Monday, September 22, 2008
The Obvious Police: Money Wasted on Studies to Confirm What We've Always Known: Whites and Blacks Disagree on Prejudice and Racism
I've always wondered how useful these types of studies/polls can be. So yahoo, AP, Stanford University, and a for-profit Polling company, Knowledge Works, published the findings of a study conducted during the political conventions of each party. 2200 people were interviewed, a combination of blacks and whites, and the news media is acting as if something prolific or cathartic has happened. The conclusion of this novel study on race in America? That Barack Obama won't be president because white folks will not elect a black man... period.
I could just imagine being some white person reading this story and gasping to myself, " Me, a racist? Never! Why, I have black friends and that makes me okay!" That probably is true. I do not believe that all white people are racists. I simply believe that all white people benefit from racism, whether they acknowledge it or not. Conversely, I believe that all black people are not victims of racism. However blacks have to deal with the effects of racism as a collective, whether directly affected or not.
The study also highlights something that both blacks and whites, as well as other people of color have known since this country's inception; Whites see progress and Blacks see much of the same discrimination despite attempts made to level the playing field. It's also interesting to note that in the study, Whites seemed to hold more negative views about blacks than the opposite. In neither group was there a majority that held negative views about the other, but the numbers are right about where I believe they should be.
I guess my annoyance with this stuff is that while it documents the sentiments held by both groups, it does not move us any place toward reconciliation or a better understanding of WHY things are the way they are. White people have their heads in the sand and truly believe that there is no cause for concern. Blacks are still lamenting about the struggle and often wonder how is it that no one else, outside of black people, and some other groups of color, can see this? I have to admit, when I discuss race with my white friends (Yes, I have them too), I am amazed by their ignorance and almost nonchalance as if nothing outside of their own world exists. It's like anything that has very little or nothing to do with them is filtered out of their world view.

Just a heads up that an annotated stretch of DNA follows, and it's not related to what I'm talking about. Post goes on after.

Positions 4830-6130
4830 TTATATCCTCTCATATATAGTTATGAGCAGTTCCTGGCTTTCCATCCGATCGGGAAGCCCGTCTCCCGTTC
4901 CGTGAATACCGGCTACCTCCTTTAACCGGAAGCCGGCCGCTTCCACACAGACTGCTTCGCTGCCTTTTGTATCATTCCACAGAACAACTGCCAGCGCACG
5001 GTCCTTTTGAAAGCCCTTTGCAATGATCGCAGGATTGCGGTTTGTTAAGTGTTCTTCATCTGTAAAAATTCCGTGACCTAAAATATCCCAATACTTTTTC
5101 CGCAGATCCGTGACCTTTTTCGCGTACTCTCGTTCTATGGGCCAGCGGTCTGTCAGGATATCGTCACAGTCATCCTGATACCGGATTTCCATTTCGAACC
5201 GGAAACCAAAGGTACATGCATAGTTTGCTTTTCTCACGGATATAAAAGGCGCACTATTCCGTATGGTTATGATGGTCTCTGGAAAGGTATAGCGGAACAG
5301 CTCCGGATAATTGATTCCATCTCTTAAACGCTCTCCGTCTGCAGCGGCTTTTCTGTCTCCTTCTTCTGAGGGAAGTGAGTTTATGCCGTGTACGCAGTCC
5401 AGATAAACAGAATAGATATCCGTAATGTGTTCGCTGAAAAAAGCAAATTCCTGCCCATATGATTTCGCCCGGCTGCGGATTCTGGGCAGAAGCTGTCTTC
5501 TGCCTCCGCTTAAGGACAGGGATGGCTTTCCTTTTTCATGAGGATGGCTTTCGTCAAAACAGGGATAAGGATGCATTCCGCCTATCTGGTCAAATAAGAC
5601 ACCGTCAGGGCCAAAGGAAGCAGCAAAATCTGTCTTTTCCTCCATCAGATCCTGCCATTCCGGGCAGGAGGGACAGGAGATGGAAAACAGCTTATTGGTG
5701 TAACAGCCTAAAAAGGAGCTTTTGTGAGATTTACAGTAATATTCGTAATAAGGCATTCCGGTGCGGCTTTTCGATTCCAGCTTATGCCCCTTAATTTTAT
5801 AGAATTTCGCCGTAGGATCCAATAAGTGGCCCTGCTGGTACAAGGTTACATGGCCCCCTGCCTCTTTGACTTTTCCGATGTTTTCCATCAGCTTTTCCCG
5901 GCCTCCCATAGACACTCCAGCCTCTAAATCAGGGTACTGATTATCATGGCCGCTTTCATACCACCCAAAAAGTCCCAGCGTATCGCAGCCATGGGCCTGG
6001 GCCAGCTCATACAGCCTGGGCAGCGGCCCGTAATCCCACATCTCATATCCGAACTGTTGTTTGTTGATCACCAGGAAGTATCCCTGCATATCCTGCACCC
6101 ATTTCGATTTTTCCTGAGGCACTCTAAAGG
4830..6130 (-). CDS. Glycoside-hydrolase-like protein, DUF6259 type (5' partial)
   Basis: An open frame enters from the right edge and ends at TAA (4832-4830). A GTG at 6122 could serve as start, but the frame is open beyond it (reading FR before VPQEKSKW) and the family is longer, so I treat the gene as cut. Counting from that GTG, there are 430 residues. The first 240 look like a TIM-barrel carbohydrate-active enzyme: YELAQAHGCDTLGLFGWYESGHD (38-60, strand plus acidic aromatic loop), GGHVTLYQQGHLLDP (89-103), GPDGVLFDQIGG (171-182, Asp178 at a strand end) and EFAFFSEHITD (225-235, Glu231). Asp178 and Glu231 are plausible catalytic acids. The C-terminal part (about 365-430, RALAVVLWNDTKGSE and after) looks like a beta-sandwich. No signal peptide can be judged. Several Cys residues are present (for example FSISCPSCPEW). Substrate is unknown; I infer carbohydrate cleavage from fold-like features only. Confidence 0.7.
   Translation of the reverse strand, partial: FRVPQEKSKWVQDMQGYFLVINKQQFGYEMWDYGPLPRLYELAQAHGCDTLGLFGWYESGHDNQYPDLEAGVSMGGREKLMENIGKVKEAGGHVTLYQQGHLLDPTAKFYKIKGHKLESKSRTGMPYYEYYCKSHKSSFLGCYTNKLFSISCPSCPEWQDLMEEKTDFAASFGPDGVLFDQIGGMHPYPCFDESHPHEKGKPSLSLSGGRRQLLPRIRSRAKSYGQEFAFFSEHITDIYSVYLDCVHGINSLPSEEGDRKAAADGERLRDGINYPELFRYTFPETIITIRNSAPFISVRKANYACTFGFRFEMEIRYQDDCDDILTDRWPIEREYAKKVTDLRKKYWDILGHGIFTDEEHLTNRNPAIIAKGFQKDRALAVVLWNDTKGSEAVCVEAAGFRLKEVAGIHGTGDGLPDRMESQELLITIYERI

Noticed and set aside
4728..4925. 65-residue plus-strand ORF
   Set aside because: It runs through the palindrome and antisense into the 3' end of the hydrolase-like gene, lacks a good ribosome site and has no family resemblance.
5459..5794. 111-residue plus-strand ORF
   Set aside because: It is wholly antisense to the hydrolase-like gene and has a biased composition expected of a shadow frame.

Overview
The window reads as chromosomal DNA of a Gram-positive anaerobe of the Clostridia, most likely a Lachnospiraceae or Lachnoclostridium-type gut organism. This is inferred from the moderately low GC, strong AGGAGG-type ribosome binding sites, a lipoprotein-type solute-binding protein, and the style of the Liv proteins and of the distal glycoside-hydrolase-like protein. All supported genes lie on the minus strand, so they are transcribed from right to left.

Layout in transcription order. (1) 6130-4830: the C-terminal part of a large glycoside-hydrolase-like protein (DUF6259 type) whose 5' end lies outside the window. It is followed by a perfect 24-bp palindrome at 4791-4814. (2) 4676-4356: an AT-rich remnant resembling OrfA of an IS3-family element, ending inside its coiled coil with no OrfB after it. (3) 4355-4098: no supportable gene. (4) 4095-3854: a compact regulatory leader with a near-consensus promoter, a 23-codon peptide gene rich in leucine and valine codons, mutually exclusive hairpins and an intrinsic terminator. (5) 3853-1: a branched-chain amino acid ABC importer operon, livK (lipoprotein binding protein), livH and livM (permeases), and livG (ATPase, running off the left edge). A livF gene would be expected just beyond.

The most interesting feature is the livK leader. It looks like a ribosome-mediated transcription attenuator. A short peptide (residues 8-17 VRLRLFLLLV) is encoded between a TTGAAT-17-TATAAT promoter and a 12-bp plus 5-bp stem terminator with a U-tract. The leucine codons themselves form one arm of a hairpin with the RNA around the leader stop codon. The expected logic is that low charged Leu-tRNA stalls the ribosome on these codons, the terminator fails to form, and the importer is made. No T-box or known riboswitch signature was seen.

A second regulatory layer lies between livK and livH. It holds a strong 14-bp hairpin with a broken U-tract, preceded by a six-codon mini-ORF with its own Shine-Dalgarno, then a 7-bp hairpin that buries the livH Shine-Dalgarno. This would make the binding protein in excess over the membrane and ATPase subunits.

For example, in 2006 Alpha Phi Alpha Fraternity, Inc. celebrated their Centennial Anniversary in Washington, DC. One of my white girlfriends who lived near the hotel where the convention was held had to scavenge the internet looking for information on what this group was and why they were celebrating. To her credit, she was thoroughly impressed with the organization and asked me if I knew who they were and proceeded to explain the history of fraternity to me. I laughed to myself and allowed her to continue about the organization as if she had discovered some facet of blackness unbeknownst to me. I thought to myself, APA is a significant organization founded on the campus of an Ivy League Institution; How could she not know that? With regard to race as a differential problem for blacks and whites, it was clear to me that she wasn't being racist, but the fact that a historic black institution was something she considered esoteric was offensive.
The same problem rears its complex head when I attempt to hail a cab with a white friend of mine and I'm IGNORED completely, by black African and white drivers alike, until my white friend begins to hail a cab. It used to bother me when I was younger, but sadly, I've gotten used to it and I adapted to the differential treatment. No it doesn't happen every time, but it happens enough that it's worth mentioning. I digressed though.
I think the real question that needs to be asked is, How do we take all of this information about racism and prejudice and make it a tool to have a meaningful discussion that births an understanding between opposing views? I am aware that while people exist on this planet that there will always be differences of opinion. That's what makes life wonderfully complex and interesting. When studies simply state (and in this case re-state) OBVIOUS INFORMATION, how does it help us at all? The only purpose it serves is to reinforce Whites' negative views of blacks, accompanied by a complete denial and dismissal of the impact that racial discrimination has played in the lives of Black people. Equally important is the fact blacks remain despondent and practically hopeless that the issues surrounding race will ever be resolved. Part of that problem is from conditioning rooted in reality, part is from the pimping of past racial hurt by a few famous Reverends, and part of it is caused by that white denial I previously mentioned.
I am not asking for an apology from current whites about the harm their forefathers and contemporaries inflicted upon my people. I am more interested in the acknowledgment by white folks that race is as much their problem as it is everyone else's. Simply trying to deodorize the past by a cavalier sauntering away from it, coupled with vehement denial, and a casual ignorance doesn't make the problem go away. It feeds it. Whites should stop acting so surprised that blacks perceive that racism still exists because that perception, for many blacks is stark and jarring reality.